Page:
A young woman from part of New York met her death by stabbing in the middle of the streets. All seems weird that this case was never taken to consideration even though it was a quite rare case. Many people saw the event happening, but nobody got out of the house or alarmed the police officers to go for her rescue (Graham et al., 165). There were some people with the humanitarian norms to help the lady, but the fear of what may have happened to them could not allow them to set their foot outside to do something.

Some people even feared to contact the police officers due to the procedures that they may have followed or being taken as witnesses of the situation. The failure of the neighbors to help the young woman may raise several questions, but it can be justified that they feared what would have happened to them in case they stepped out to help (Malmstrom, Frederick, and David 12). Each one of the neighbors waited for one person to act because their thoughts were diffused on who to help and who to blame.

The case is for self-loyalty where no one wants to get involved as they are trying to satisfy their interest by being loyal to them. Stanley Milgram was a psychologist who experimented loyalty to the authority and the personal conscience justifying the activities of killing during World War II. He found that everything was an absolute power of the social pressure that was present at that time (Malmstrom, Frederick, and David 12).

The experiment was essential and recognizable because it provides a base for reference in explaining loyalty to power. Milgram tries to tell that most people can hurt their fellows in respect for the law that comes out of commitment to people in power. Many people find it easy to follow the rules or the interests of other people above their hierarchy rather than going against them. In this case, they find it easy to hurt their fellow human beings to show their loyalty to the law and the people above them (Yazdanpanahi et al., 598).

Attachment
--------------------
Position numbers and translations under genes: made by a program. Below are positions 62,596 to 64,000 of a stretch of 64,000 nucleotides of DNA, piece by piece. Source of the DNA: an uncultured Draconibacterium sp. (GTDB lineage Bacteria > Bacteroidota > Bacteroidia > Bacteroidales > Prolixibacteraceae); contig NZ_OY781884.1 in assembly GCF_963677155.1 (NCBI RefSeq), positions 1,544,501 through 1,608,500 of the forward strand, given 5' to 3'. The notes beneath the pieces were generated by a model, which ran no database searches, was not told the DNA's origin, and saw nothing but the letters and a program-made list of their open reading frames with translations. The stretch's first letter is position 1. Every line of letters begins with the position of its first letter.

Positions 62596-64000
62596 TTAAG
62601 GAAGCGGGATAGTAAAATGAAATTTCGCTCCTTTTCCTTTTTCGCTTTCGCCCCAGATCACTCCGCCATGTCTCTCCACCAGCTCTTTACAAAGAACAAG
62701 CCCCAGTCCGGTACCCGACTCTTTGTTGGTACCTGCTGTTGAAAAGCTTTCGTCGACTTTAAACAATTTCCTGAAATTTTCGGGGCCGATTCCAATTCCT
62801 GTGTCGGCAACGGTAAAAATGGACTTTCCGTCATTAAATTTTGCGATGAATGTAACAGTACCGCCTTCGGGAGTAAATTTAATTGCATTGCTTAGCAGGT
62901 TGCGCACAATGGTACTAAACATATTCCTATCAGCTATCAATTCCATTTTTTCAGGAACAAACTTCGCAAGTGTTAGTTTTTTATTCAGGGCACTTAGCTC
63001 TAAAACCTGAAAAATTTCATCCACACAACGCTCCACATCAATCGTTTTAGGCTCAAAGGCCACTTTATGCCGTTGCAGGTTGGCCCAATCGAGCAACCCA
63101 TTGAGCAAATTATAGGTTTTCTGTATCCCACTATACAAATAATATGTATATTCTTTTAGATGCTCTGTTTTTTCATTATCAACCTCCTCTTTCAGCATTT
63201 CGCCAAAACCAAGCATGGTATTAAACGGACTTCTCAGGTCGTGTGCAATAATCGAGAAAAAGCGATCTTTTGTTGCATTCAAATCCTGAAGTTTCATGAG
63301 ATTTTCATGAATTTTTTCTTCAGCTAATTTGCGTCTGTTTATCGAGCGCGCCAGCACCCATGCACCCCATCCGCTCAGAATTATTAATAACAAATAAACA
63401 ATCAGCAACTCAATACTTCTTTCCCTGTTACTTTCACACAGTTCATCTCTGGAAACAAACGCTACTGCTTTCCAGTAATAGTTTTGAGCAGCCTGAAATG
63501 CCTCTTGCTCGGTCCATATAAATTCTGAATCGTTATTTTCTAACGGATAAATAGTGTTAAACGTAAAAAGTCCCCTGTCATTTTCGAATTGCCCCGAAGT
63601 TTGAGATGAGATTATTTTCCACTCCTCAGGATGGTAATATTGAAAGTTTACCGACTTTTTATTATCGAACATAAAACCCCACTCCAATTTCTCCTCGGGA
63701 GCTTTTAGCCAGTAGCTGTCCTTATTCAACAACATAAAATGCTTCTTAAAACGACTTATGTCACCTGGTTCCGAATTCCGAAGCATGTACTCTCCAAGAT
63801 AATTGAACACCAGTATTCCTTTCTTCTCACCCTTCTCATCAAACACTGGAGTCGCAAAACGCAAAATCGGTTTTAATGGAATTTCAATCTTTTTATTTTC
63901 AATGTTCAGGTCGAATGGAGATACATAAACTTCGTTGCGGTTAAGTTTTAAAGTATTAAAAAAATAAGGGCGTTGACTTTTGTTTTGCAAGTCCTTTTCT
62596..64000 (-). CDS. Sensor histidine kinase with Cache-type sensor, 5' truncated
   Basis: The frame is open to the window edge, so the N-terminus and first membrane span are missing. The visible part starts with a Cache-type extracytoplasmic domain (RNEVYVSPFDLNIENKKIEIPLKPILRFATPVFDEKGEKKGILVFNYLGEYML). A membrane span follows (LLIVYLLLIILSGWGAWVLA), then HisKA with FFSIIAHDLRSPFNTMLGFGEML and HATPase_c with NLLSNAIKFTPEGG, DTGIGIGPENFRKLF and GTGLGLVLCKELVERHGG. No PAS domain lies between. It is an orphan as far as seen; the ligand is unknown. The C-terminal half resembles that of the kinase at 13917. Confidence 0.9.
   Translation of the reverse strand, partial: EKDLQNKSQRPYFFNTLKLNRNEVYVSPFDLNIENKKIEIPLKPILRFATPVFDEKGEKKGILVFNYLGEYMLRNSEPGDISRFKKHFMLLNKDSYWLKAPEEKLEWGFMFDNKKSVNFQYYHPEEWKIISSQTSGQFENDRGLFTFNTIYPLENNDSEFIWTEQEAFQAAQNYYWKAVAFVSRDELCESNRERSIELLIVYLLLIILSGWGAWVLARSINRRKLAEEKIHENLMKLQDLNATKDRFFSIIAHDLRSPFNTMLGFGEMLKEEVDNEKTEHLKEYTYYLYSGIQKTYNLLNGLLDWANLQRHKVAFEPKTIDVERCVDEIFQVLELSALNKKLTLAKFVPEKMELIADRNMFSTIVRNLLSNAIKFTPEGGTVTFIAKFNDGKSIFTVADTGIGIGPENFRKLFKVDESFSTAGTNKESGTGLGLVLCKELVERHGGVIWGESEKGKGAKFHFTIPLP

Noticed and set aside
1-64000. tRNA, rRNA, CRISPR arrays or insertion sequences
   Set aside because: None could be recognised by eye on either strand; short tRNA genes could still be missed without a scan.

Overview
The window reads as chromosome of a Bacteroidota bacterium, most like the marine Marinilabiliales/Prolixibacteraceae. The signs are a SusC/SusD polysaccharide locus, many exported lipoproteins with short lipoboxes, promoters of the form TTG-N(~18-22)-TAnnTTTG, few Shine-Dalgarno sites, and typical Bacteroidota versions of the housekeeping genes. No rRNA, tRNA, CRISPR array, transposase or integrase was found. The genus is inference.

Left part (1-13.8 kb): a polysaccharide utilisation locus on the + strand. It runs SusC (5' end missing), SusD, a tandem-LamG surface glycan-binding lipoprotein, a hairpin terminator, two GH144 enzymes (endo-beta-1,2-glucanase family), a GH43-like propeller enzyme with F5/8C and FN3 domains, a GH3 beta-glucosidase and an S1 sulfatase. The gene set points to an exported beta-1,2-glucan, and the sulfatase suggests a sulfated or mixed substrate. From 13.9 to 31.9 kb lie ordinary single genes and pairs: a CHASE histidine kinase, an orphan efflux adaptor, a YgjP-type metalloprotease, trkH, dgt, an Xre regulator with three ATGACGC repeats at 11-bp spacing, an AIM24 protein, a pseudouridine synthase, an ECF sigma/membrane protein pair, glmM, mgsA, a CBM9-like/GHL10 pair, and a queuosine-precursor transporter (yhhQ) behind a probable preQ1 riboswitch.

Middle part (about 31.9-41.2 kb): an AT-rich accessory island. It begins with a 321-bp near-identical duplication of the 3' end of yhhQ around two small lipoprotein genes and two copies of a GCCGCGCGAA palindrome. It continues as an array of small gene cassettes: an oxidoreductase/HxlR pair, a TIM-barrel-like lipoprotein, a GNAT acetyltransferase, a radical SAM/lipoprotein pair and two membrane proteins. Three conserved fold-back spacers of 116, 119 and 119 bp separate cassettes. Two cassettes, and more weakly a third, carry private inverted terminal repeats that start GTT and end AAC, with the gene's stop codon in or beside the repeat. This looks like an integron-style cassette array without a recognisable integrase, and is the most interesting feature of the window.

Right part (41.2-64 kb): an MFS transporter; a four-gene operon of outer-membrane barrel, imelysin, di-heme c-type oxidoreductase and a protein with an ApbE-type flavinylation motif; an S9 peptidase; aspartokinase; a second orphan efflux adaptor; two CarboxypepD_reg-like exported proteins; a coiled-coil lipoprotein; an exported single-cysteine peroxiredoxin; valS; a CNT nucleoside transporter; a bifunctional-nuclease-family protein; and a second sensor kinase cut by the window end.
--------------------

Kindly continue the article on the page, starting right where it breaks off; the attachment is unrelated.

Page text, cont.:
Additionally, people may expect rewards in return or as a payment for loyal to an order given or for fear of consequences of disobedience for the belief that the laws are authentic. Some people may go an extra mile to obeying the rules that infringe their rights and commit various crimes just because of loyalty. Furthermore, situations can incite some behaviors that are not out of character in the influence of conformity with other undertaking inhuman actions.

Precisely, people tend to value loyalty than honesty as allegiance carries with its rewards, protecting the interest and various consequences. The practice of loyalty is simpler than fixing a personality of being honest, a practice that does not allow for lying to protect other’s interest. According to many people, being loyal is more important than being honest as loyalty protects the interest of the other party even if they are on the wrong side (Mohd et al., 15).

Moreover, loyalty shows a high level of devotion to somebody, and this shows a high level of trust and true friendship. Loyalty is mainly practiced in situations that bring factors that may hurt our interests, people we love or just orders that may affect us negatively. Assuredly, we tend to value loyalty than honesty.


Works Cited

Graham, Jesse, et al. “When values and behavior conflict: Moral pluralism and intrapersonal moral hypocrisy.” Social and Personality Psychology Compass 9.3 (2015): 158-170.

Malmstrom, Frederick V., and David Mullin. “Why whistleblowing doesn’t work: loyalty is a whole lot easier to enforce than honesty.” Skeptic (Altadena, CA) 19.1 (2014): 30-36.

Mohd, Rohani, et al. “Can Value of Honesty, Hard Work, Loyalty and Discipline Predict Entrepreneurial Orientation of Muslim Owner Managers?.” Journal of Emerging Economies & Islamic Research 3.1 (2015).

Yazdanpanahi, Zahra, et al. “Ethics and Sentences in Midwifery.” Iranian journal of public health 44.4 (2015): 598-9.